Sen was born in Dhaka, now in Bangladesh, in 1918 in a noted Ayurved's family The world of
nature, colour, movement fascinated him from his childhood as is clear from his collection
of autobiographical vignettes, Jindabahar Lane, named after his Dhaka address. After
finishing school, Sen ran away from home to join the Madras Art School headed by Devi
Prosad Roy Chowdhury. His fellow-students their were K.C.S. Panicker, Prodosh Dasgupta,
Gopal Ghosh and others. After finishing art school, Sen taught art at the Daly college in
Indore. In 1943, he along with his friends formed the Calcutta group. In 1949, Sen left
for Europe. In Paris, he studied at Andre Lhote's school, Academie Grand Chaumier, Ecole
des Beaux Arts and Ecole des Louvre where he studied the history of painting. The sojourn
abroad provided an exciting exposure. A meeting with Picasso left a deep impression in
1954, he returned to Calcutta. To earn a living, he joined the Netarhat School in Palamau,
near Ranchi, as an art teacher. After a short stint there, Sen returned to Calcutta. He
joined the newly opened school of printing technology as professor of design and layout.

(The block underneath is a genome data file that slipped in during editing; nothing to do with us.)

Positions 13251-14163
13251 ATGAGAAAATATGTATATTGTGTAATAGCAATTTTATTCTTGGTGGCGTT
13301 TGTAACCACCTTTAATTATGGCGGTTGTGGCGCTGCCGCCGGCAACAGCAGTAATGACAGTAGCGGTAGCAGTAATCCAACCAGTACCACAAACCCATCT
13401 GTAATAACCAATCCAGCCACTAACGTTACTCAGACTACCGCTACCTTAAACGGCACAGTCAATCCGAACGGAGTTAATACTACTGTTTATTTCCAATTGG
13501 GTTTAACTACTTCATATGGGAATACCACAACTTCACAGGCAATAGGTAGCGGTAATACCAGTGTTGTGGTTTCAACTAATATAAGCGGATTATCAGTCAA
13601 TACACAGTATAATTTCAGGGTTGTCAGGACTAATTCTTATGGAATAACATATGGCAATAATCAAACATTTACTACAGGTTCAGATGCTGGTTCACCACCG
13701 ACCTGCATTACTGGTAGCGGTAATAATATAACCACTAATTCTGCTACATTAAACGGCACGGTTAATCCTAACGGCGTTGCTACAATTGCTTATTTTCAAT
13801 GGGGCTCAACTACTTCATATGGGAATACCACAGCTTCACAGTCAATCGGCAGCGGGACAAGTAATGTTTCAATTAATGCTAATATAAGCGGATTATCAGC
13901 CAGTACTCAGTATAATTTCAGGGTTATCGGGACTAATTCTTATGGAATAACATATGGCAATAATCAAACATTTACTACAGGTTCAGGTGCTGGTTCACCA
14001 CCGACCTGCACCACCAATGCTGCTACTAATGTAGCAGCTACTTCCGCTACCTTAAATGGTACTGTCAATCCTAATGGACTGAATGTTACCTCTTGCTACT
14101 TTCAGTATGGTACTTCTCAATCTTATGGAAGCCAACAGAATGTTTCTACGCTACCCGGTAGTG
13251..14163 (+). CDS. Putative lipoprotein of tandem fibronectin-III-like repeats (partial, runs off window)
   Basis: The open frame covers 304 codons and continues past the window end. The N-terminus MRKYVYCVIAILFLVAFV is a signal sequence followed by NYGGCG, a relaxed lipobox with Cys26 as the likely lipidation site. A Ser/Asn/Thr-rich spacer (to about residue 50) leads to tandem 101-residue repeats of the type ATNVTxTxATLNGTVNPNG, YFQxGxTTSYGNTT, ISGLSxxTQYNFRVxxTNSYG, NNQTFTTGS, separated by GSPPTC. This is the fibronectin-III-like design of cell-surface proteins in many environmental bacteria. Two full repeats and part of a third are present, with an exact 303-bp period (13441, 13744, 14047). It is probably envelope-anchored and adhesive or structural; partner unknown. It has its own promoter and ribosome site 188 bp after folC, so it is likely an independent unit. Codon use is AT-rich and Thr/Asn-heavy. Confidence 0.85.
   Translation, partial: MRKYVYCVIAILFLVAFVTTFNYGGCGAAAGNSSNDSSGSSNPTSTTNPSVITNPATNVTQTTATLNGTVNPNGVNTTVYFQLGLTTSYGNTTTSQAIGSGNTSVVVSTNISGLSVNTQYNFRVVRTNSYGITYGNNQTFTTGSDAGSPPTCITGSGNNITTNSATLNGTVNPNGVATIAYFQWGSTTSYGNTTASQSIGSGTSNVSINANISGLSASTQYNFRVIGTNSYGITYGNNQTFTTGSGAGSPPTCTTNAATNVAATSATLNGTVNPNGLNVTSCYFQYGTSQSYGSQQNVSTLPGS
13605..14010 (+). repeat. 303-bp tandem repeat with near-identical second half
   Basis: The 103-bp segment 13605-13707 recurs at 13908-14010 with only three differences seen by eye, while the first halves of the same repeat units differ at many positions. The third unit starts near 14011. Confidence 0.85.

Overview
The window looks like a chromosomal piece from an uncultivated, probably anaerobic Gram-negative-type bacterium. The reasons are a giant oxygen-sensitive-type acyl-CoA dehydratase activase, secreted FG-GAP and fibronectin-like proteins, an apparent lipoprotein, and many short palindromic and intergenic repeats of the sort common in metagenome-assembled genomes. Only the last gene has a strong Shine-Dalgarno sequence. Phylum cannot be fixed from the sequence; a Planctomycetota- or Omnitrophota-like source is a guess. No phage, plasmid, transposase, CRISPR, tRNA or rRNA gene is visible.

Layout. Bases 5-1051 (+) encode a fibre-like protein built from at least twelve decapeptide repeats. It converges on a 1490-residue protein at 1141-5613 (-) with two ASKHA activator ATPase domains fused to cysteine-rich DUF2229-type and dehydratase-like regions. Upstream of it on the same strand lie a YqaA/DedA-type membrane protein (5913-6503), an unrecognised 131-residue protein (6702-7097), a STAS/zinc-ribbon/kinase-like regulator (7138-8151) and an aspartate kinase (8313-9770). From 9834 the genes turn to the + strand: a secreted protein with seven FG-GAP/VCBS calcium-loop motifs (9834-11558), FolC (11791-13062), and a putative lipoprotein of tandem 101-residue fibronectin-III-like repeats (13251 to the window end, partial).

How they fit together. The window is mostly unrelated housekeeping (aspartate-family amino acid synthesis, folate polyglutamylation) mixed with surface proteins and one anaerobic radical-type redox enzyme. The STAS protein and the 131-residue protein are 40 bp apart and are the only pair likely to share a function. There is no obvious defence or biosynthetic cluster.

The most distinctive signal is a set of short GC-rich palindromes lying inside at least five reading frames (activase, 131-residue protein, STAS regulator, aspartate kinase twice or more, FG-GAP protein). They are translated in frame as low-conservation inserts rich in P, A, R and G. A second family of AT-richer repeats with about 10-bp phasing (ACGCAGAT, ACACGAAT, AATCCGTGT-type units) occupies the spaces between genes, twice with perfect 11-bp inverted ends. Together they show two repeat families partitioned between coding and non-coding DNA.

In the early '60s, he went abroad to England and France. He was
commissioned by the French government to design Bengali typography based on the script of
Rabindranath Tagore. This was an interest that surfaced once again in the '80s. between
1970-7 1, he received the Rockefeller grant and went to New York. On his return, he
created an installation on violence.
Between 1981-82, Sen had been Artist-in-Residence at Maryland Institute
of Art, Baltimore. In 1985, Sen was invited by the National Institute of design at
Ahmedbad to be an artist- in-residence. He taught a course in illustration. During his
stay there he used the English translation of a piece from Jindabahar Lane call A Tree
in My Village and made a folio-sized publication from it. It was a stimulating
experiment where he wrote and illustrated the piece in ink on sensitised paper which acted
as a negative and thereby excluded the negative film. It was one of the most fascinating
exercises in 'marrying text with image.
In the course of his career, Sen's style of painting has undergone many
changes. From the stylized to the voluminous, expressionist figures, he has traversed a
long way. But there are continuities. For example, the drawing with bold, vigorous
strokes, the use of volume m the figuration and sharp irony have been impressive elements
in his work. Since 199 1, his work has become more sensuous and he uses more exuberant
Paritosh Sen lives and works in Calcutta.
The guessing game
Acrylic on paper
Young Boy chopping chicken
Acrylic on paper
39" x 39"
Oil on paper
60" x 60"